The parameters for this tool are listed in the following table:

ParameterExplanation
Choose multidimensional imagery layer to analyze trend

The input multidimensional imagery layer to analyze.

Choose dimension along which variable trend will be analyzed

The dimension along which a trend will be calculated for the variable or variables selected.

Choose variable(s) to analyze trend

The variable or variables for which trends will be calculated. If no variable is specified, the first variable in the multidimensional imagery layer will be analyzed.

Choose the type of line to fit variable values along a dimension

Specifies the type of line that will be used to fit to the pixel values along a dimension.

• Linear—Variable pixel values will be fitted along a linear trend line. This is the default.
• Polynomial—Variable pixel values will be fitted along a second order polynomial trend line.
• Harmonic—Variable pixel values will be fitted along a harmonic trend line.
• Mann-Kendall—Variable pixel values will be evaluated using the Mann-Kendall trend test.
• Seasonal-Kendall—Variable pixel values will be evaluated using the Seasonal-Kendall trend test.

Specify the time unit for the length of a seasonal period

Specifies the time unit that will be used for the length of a seasonal period when performing the Seasonal-Kendall test.

• Days—The unit for the length of the seasonal period will be days. This is the default.
• Months—The unit for the length of the seasonal period will be months.

Specify the length of harmonic cycle

The length of periodic variation that will be modeled. For example, leaf greenness often has one strong cycle of variation in a year, so the cycle length is 1 year. Hourly temperature data has one strong cycle of variation throughout a day, so the cycle length is 1 day. If you expect your data to go through two cycles of variation in one year, the length of cycle is 0.5 years or 182.5 days.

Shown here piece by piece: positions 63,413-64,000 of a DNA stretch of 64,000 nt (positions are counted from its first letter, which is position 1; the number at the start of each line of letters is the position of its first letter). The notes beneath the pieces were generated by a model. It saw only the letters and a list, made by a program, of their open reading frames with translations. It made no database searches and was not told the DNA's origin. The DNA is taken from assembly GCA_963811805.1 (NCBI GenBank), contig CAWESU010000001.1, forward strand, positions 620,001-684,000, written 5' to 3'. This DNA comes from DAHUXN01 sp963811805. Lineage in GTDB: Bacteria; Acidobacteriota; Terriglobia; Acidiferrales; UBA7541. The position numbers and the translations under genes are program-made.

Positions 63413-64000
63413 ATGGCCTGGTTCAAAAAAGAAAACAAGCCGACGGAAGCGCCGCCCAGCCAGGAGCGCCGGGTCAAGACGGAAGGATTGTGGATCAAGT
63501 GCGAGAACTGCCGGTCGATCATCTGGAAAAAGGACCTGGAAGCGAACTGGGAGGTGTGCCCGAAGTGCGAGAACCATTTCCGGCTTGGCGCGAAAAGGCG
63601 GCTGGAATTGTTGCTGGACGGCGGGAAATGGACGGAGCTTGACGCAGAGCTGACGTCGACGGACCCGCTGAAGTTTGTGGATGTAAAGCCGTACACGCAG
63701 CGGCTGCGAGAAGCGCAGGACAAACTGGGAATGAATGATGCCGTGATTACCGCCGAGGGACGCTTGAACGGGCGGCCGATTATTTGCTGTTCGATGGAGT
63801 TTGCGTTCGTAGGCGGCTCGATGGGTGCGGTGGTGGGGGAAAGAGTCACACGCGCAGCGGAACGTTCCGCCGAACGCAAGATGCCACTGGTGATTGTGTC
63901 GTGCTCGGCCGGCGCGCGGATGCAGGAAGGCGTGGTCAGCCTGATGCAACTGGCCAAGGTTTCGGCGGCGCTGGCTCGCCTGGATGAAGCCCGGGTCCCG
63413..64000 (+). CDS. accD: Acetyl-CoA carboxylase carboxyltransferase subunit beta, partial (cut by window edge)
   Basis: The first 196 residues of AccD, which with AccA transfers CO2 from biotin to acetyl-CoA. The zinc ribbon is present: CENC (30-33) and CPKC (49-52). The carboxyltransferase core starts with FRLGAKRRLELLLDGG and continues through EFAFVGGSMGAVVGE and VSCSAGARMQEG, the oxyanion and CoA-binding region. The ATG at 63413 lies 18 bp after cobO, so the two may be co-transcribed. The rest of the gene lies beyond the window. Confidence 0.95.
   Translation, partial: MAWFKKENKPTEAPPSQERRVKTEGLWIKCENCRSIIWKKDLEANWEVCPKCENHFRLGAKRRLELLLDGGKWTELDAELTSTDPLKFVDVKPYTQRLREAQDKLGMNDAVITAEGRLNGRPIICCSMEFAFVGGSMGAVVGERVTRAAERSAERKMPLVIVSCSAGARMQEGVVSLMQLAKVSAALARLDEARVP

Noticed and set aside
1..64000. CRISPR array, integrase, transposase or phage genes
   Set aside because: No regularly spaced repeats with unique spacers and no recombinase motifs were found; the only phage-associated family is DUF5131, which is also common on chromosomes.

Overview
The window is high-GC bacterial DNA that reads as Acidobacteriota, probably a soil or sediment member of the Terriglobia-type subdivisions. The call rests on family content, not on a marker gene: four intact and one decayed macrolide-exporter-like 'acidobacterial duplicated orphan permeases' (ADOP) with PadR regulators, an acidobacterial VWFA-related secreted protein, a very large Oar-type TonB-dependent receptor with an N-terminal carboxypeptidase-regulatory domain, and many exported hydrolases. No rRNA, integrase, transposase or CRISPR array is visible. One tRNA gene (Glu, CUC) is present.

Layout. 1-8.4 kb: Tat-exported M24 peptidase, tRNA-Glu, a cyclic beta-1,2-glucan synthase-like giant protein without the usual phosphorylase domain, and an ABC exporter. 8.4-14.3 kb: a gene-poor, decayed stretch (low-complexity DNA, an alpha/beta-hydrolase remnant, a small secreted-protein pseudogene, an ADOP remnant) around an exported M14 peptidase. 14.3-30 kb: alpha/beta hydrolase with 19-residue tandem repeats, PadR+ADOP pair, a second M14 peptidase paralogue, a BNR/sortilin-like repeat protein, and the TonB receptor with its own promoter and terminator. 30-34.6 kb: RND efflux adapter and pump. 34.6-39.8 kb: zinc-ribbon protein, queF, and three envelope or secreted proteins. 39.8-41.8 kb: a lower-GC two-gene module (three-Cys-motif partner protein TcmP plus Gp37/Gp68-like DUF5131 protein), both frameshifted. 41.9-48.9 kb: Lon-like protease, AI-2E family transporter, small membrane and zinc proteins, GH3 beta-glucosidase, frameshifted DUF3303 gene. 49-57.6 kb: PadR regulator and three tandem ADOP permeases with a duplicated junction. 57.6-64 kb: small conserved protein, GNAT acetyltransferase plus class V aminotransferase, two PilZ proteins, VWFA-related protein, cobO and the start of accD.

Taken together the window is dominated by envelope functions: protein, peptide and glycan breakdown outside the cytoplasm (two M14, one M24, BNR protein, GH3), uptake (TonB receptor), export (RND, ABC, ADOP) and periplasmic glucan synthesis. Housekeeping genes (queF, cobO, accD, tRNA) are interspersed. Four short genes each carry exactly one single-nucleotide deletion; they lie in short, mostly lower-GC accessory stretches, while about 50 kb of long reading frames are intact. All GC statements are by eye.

The default length is 1 year for data that varies on an annual cycle.

This parameter is required when the trend line type is set to Harmonic and the dimension is time.

Choose the time unit of harmonic cycle length

Specifies the time unit that will be used for the length of a harmonic cycle.

• Days—The unit for the length of the harmonic cycle will be days.
• Years—The unit for the length of the harmonic cycle will be years. This is the default.

This parameter is required when the trend line type is set to Harmonic and the dimension is time.

Specify the frequency number for the harmonic trend fitting

The frequency that will be used in harmonic trend fitting. This parameter specifies the frequency of cycles in a year. If the frequency is set to 1, a combination of linear and the first order harmonic curve will be used to fit the model. If the frequency is 2, a combination of linear, first order harmonic curve, and second order harmonic curve will be used to fit the data.

The default value is 1.

This parameter is required when the trend line type is set to Harmonic and the dimension is time.

Specify the polynomial order number for the trend fitting

The polynomial order number that will be used in polynomial trend fitting.